Although my blogging may have been on hiatus this last year, my marathon and ultramarathon training wasn’t.
I had last written in January after running my first ultra, the Cougar Mountain 50K. Running my first 50K would have been hard enough on its own, but I had made a critical error by not researching the elevation gain of the course beforehand. At 7200 feet of elevation gain over 30 miles, a course that would have been five or six hours was instead an 8-hour odyssey. I forgot to mention it was also the first race since running last year’s Seattle Marathon, with freakishly cold 20 degrees at the starting line. I never blogged about it because:
- See previous blog entry
- the freakishly cold conditions caused my muscles to tense up so hard my body hurt for weeks.
Between these two events, I not only started to doubt if I was an ultrarunner but if I really wanted to continue running at all.
I scaled back my running and training and went into “maintenance mode” as I reassessed things. I got back on the horse gradually by taking on the Aramco Half Marathon in Houston. I had originally registered for the full, but after my experience at Cougar Mountain and the Seattle Marathon, I wasn’t sure that I was up to it. It was a beautiful, flat race. The enthusiasm of the Houston spectators and volunteers was larger than life, as expected. And my family was there to cheer me on. I definitely want to come back for the full so my niece and nephew can see me cross the finish line.
Encouraged, I ramped up my training to a full. The next event on my schedule was the Capital City Marathon in Olympia in May. It was the first full marathon since the Seattle Marathon. Luckily the race was in easy spring weather and the course fairly flat. Olympia is a beautiful city with lots of cool, hip local businesses. My wife and I had a great time there and I hope to run more races in the area soon.
As with most adversities, time has a way of turning pain into resolve. As the months passed, I needed “redemption” from that first 50K and I sought out the flattest 50K I could. Surely enough I did: the First Call to Run Labor Day 50K on the Sammamish River Trail in Bothell. I set my eyes on training for that event.
In the meantime, I ran the San Francisco Marathon two months later. It was a redemption for me in two ways. First, I had run the San Francisco Half Marathon back in 2009, but only after I switched after originally registering for the full. My training for that marathon wasn’t successful. So it felt good to run the first marathon that I had trained for, unsuccessfully. Second, the race had a fair amount of elevation. Not as much as my first 50K, but enough to get me to rethink my aversion to elevation gain. Lastly, we got to visit family and explore the town beforehand. I then got to revisit many of those places on the course was as beautiful as I remembered it when I ran the half in 2009, with the added bonus that I got to see even more of the city this time.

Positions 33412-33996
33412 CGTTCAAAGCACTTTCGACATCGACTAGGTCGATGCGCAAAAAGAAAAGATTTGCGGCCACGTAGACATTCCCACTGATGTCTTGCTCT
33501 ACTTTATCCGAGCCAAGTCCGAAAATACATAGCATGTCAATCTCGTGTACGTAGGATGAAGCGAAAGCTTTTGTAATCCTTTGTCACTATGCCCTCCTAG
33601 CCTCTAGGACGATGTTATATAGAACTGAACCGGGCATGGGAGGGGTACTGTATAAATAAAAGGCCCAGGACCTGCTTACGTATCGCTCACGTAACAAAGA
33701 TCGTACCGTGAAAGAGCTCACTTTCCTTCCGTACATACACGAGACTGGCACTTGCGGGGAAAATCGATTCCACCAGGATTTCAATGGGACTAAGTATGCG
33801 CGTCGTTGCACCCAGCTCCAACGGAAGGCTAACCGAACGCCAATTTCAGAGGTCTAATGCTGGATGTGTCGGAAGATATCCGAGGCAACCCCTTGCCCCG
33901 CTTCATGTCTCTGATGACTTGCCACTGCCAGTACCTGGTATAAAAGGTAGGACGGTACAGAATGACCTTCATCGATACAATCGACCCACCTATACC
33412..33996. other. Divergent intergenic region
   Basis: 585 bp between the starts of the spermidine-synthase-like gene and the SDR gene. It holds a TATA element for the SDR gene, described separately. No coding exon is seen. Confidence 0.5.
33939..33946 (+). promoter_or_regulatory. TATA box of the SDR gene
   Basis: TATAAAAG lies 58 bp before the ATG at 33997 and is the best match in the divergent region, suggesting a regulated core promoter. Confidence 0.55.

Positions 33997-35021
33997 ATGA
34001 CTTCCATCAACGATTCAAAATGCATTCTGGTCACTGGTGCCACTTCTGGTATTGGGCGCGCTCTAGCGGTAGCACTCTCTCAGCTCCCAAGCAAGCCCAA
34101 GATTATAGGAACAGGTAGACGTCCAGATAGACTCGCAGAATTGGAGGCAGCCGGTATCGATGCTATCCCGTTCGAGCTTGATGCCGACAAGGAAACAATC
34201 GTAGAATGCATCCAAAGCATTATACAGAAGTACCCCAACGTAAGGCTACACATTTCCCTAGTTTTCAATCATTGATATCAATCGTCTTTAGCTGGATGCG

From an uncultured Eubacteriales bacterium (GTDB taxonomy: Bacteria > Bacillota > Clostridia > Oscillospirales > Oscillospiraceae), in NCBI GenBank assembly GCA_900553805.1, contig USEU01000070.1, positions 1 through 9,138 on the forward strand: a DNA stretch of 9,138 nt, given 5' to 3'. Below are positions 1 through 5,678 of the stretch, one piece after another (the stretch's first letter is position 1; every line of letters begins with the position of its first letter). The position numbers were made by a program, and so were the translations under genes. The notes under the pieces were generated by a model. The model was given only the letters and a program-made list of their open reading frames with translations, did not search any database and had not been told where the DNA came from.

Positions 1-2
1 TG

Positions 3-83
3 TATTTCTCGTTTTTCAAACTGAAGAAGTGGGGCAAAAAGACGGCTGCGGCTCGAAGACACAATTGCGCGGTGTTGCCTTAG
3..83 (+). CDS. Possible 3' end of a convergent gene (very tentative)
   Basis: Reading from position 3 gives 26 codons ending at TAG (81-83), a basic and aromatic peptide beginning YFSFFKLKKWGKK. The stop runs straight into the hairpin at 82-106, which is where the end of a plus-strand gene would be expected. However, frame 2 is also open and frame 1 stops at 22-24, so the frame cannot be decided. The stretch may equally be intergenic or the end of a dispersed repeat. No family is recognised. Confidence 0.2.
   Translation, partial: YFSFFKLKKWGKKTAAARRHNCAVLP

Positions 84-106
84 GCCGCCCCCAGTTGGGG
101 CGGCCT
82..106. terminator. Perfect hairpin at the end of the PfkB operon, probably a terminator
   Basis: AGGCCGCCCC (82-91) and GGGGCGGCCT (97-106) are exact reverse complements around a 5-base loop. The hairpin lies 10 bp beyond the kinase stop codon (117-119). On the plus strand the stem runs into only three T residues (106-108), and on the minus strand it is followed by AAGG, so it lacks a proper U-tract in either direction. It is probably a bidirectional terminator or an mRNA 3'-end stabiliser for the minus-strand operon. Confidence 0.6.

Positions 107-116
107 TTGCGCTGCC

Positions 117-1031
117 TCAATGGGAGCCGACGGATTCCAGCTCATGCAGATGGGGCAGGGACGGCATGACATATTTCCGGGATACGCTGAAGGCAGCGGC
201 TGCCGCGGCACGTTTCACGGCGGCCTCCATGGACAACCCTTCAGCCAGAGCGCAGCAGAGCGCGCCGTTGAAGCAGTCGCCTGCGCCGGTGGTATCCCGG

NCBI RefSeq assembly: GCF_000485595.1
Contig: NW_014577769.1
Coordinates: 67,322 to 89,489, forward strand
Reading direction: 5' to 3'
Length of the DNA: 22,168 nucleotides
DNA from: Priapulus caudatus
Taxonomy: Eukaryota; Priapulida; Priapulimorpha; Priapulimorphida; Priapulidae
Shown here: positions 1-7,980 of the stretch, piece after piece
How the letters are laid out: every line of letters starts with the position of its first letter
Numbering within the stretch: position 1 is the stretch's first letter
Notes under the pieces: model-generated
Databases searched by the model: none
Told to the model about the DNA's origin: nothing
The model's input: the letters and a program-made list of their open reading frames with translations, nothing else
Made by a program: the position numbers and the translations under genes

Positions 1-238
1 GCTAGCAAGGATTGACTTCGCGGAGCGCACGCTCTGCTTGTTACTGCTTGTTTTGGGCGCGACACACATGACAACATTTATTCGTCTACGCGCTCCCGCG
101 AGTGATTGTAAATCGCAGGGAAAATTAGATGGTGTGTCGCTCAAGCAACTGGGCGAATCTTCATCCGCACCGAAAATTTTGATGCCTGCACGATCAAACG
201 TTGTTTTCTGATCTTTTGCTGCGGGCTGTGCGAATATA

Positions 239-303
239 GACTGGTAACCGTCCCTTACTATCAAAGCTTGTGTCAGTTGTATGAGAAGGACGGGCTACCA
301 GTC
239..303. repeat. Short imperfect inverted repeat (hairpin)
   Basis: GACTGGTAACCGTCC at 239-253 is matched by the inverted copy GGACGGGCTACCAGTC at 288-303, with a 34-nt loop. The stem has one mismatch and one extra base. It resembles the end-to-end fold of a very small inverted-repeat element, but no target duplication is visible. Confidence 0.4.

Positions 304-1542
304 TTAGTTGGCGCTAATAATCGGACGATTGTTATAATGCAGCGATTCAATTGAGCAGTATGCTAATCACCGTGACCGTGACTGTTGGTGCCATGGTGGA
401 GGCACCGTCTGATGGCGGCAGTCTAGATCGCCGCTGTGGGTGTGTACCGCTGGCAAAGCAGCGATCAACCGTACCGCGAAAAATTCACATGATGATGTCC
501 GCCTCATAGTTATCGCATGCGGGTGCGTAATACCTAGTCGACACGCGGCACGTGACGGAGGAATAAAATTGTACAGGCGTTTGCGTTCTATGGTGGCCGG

With two marathons under my belt, I felt confident to retry the 50K distance. I ran the First Call to Run Labor Day 50K on my birthday. It was a low-key, flat 50K and got me to feel that I could overcome the 50K distance. When I say, low-key, I mean it. I think there were two dozen other participants, tops. We ran on the Sammamish River Trail. There was no starting line, no chips and the aid stations were just tables with water and electrolytes and tables set at two spots on the course. No fancy website, it’s just a Blogspot.
Not that there’s anything wrong with that. Low-key races are actually my favorite. I’ve done them before, namely the Birch Bay Ghost Half Marathon, which is actually 15.1 miles long. There’s no corporate bullshit like Race Expos or talk show radio hosts babbling on-end at the starting line. Just a bunch of running nerds. There’s way more community. Although it wasn’t the fanciest race (an out and back, out and back, and one last out and back for a mile on a bike trail), the pizza and the great conversation I had with my fellow running enthusiasts more than made up for any missing bells and whistles. Plus, I had the satisfaction that the 50K was indeed a doable distance for me.
Having accomplished my second 50K, I felt like I could “officially” think of myself as an ultramarathoner. I felt encouraged to set more aggressive goals.
I have now registered for a third road 50K, the Ghost of Seattle. While not totally flat, the 50K is on familiar territory. As mentioned earlier, I’ve run the Seattle Marathon and I train on much the route regularly. In fact, the starting line is a ten minute walk from my front door.
I’m feeling confident about that race and starting to make plans afterward. I am planning on doing more hill training and leg exercises to be able to tackle trail 50K races with elevation gain next year: 1,000, 2,000, 4,000 foot elevation gain. Because, Hell, if I can do 7200 ft elevation gain, I can do anything.